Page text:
In case anyone in the audience isn't sure when to cackle, coo, snicker or sigh, the makers of ''Old Dogs'' have provided a handy on-screen prompt.
It's an old dog, shown in closeup, reacting with little grunts of canine confusion or curiosity over the antics of Robin Williams and John Travolta in this dead stray of a family comedy.
Director Walt Becker cuts away to the pooch, the aging pet of Travolta's character, again and again. So often, in fact, that maybe Sebastian, the 9-year-old dog playing the creaky old pet, should have shared top billing with Travolta and Williams in this rubbish about middle-aged buddies caring for young twins one of them never knew he fathered.
Disney Movies photo via AP
John Travolta and Robin Williams share a laugh, but audiences won’t at this tired comedy.
At some point, you half expect to hear the dog's thoughts, like the yammering pets in ''Look Who's Talking Now,'' the last in Travolta's talking-baby series (a movie franchise that seems like Preston Sturges compared to this).
Whatever the old dog might want to say, it's bound to have been more interesting than anything uttered by the two-legged creatures in ''Old Dogs.''
Becker, who scored a hit working with Travolta on 2007's dumb but inoffensive ''Wild Hogs,'' takes things down a notch or two for ''Old Dogs.''
* "Old Dogs" stars John Travolta, Robin Williams, Kelly Preston, Conner Rayburn and Ella Bleu Travolta. Walt Becker directs. Rated PG for some mild rude humor, its running time is 1:29. It is now showing at Kaahumanu 6, Kukui Mall 4 and Front Street Theaters.
Travolta plays swinging bachelor Charlie to Williams' mopey Dan, pals since childhood who run a successful sports-marketing agency.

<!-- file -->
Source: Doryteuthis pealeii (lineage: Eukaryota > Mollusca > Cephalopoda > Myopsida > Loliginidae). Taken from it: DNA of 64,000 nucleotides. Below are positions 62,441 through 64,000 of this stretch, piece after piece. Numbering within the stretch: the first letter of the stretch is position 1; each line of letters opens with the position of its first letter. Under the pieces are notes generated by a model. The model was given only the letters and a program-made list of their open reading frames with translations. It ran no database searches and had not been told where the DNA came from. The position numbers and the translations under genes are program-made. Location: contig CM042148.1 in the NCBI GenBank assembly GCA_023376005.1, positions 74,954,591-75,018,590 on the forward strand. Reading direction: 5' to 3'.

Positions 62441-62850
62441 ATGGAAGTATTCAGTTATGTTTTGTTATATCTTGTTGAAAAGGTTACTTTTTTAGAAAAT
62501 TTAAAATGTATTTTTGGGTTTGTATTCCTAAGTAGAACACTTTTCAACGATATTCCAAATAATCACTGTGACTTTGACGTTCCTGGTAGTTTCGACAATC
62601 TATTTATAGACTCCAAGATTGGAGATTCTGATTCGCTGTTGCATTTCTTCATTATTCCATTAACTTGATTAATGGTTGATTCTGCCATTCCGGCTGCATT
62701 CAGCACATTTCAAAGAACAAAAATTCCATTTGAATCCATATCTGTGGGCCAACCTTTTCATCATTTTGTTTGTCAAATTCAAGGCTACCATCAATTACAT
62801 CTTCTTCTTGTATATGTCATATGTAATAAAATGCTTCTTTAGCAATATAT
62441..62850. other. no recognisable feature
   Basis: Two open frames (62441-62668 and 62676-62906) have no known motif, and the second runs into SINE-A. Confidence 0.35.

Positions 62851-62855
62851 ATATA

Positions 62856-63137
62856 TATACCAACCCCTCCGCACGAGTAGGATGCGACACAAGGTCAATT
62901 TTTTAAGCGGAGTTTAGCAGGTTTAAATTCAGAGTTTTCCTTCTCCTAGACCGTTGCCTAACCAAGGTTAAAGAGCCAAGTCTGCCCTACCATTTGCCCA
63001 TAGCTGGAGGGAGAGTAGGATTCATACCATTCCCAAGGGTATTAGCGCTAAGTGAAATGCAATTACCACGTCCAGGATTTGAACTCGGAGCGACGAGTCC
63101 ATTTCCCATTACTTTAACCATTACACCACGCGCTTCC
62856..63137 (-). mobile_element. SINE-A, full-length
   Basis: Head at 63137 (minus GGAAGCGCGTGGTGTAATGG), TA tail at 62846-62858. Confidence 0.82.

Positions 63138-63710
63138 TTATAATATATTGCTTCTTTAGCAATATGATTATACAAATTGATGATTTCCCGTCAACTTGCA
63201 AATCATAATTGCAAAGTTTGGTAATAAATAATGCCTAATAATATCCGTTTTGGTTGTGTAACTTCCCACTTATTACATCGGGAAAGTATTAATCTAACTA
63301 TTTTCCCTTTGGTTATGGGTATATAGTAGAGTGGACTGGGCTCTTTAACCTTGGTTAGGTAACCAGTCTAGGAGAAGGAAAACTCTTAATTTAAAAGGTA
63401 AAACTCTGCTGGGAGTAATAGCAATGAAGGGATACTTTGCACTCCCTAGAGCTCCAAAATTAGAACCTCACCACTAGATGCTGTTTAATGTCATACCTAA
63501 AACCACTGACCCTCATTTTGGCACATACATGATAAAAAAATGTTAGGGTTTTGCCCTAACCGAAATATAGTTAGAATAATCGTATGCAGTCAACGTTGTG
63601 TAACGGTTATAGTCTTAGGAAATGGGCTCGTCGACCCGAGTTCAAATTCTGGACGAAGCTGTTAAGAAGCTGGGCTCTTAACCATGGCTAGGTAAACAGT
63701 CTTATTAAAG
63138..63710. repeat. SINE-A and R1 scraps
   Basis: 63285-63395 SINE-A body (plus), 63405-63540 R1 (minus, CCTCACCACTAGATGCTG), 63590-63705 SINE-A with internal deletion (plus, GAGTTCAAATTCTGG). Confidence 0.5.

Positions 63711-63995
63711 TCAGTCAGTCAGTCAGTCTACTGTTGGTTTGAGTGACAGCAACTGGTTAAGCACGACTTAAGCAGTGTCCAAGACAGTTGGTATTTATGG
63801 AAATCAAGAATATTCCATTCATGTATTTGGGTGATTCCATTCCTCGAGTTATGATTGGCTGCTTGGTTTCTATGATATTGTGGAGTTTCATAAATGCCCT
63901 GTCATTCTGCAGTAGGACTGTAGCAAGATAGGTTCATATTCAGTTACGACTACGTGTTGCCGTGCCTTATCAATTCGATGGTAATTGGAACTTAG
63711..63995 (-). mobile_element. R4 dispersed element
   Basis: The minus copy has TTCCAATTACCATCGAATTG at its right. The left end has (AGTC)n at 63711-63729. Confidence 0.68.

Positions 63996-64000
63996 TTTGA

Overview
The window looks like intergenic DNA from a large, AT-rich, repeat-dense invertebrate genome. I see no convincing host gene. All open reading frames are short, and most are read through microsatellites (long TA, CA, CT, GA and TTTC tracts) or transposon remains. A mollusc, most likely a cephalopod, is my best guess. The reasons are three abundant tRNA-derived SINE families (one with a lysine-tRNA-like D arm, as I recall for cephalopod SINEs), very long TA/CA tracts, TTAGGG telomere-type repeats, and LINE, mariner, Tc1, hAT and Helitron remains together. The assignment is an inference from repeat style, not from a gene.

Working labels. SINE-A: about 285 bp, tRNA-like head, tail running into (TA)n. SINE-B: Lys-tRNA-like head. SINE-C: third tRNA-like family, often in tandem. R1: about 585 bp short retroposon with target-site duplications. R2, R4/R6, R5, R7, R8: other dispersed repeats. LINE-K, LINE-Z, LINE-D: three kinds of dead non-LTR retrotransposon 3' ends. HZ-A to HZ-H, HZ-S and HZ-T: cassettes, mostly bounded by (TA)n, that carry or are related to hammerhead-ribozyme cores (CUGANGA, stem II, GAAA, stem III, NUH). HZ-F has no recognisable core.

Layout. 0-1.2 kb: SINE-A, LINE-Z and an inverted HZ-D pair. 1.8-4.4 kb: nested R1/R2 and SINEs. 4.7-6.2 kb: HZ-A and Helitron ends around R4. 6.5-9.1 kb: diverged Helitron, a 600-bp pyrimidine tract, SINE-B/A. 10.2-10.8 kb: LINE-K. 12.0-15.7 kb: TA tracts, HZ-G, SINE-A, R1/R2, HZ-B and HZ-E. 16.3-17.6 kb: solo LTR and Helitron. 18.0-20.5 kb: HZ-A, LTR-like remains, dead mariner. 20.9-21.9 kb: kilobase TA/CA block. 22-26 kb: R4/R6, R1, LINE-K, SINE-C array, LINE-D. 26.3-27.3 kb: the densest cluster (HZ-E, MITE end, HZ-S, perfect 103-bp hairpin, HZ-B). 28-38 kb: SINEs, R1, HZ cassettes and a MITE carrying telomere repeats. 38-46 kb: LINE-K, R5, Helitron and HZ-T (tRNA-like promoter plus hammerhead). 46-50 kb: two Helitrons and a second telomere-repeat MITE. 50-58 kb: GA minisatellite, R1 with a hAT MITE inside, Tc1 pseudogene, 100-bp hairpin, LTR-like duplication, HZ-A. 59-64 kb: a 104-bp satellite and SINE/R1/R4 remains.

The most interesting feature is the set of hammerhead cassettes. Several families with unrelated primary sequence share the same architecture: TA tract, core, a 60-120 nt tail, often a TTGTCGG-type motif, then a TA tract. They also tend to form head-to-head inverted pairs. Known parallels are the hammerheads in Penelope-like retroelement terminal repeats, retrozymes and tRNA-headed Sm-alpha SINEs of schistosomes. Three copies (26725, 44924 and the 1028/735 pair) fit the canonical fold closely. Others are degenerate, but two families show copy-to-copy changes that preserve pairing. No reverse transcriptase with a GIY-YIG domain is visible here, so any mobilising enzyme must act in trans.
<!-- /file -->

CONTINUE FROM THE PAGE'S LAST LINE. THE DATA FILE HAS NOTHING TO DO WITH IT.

The movie opens with a flurry of ham-fisted flashbacks as Charlie inexplicably starts a crucial business meeting by chronicling Dan's whirlwind marriage to Vicki (Kelly Preston, Travolta's real-life wife) seven years earlier.
Dan and Vicki split immediately, but the brief marriage resulted in twins (Conner Rayburn and Ella Bleu Travolta, Preston and Travolta's daughter). With Charlie and Dan caught up in negotiations for the biggest deal of their careers, Vicki arrives needing to stash the kids with their dad for two weeks while she's off doing jail time for a political protest.
Will the parentally inept Dan prove he can be a dad to his twins? Will the kids' shenanigans foul up Charlie and Dan's big deal? Will their friendship survive the strain, will business or family win out? Will Sebastian ever speak his mind?
We all know the answers before the movie starts. The fun is supposed to be in getting there, but ''Old Dogs'' is no fun whatsoever, just a collection of stale kibble.
Working from a screenplay by David Diamond and David Weissman, Becker offers bad gags about doggie incontinence, golfballs to the groin and repetitive jokes about people mistaking Travolta and Williams as grandparents.
The physical humor is crude and often cruel, a hand model's precious digits mashed by a car trunk, a Frisbee football game that gives way to mean-spirited elbows and crushing tackles.
A family affair for Travolta, the movie also serves up a couple of his siblings among a group of incredibly annoying singing waiters and waitresses (yeah, singing waiters are supposed to be annoying; doesn't make them funny, though).
Emitting falsetto shrieks much of the time, Seth Green makes a nuisance of himself as Dan and Charlie's protege, while Lori Loughlin just simpers along as a translator that wolfish Charlie hits on.
Matt Dillon, Ann-Margret and the late Bernie Mac turn up in succession as ''Old Dogs'' stumbles from one clumsy anecdotal sketch to the next.
Luis Guzman and Dax Shepard appear in terribly unfunny bits as feuding child-proofers, though luckily for them, both actors are unbilled, so they can avoid their share of the blame for this mess.
Travolta and Williams truly put some energy into their characters, but there's nothing there for them to play. ''Old Dogs'' is so empty-headed, all they can do is put on goofy, sometimes creepy, faces and try to make observations about their aging bodies sound amusing.
We understand that actors want to keep busy, they want to work with people they admire, they have to do commercial projects to buy the Hollywood goodwill to film those small, artsy things they REALLY want to make. And of course, they do want to make lots of money.
But come on, guys. Did the family dog eat all the other big studio scripts you had piled by your bedsides, leaving only this poo to thumb through?
If Sebastian could talk, even he might say, ''I need a better agent.''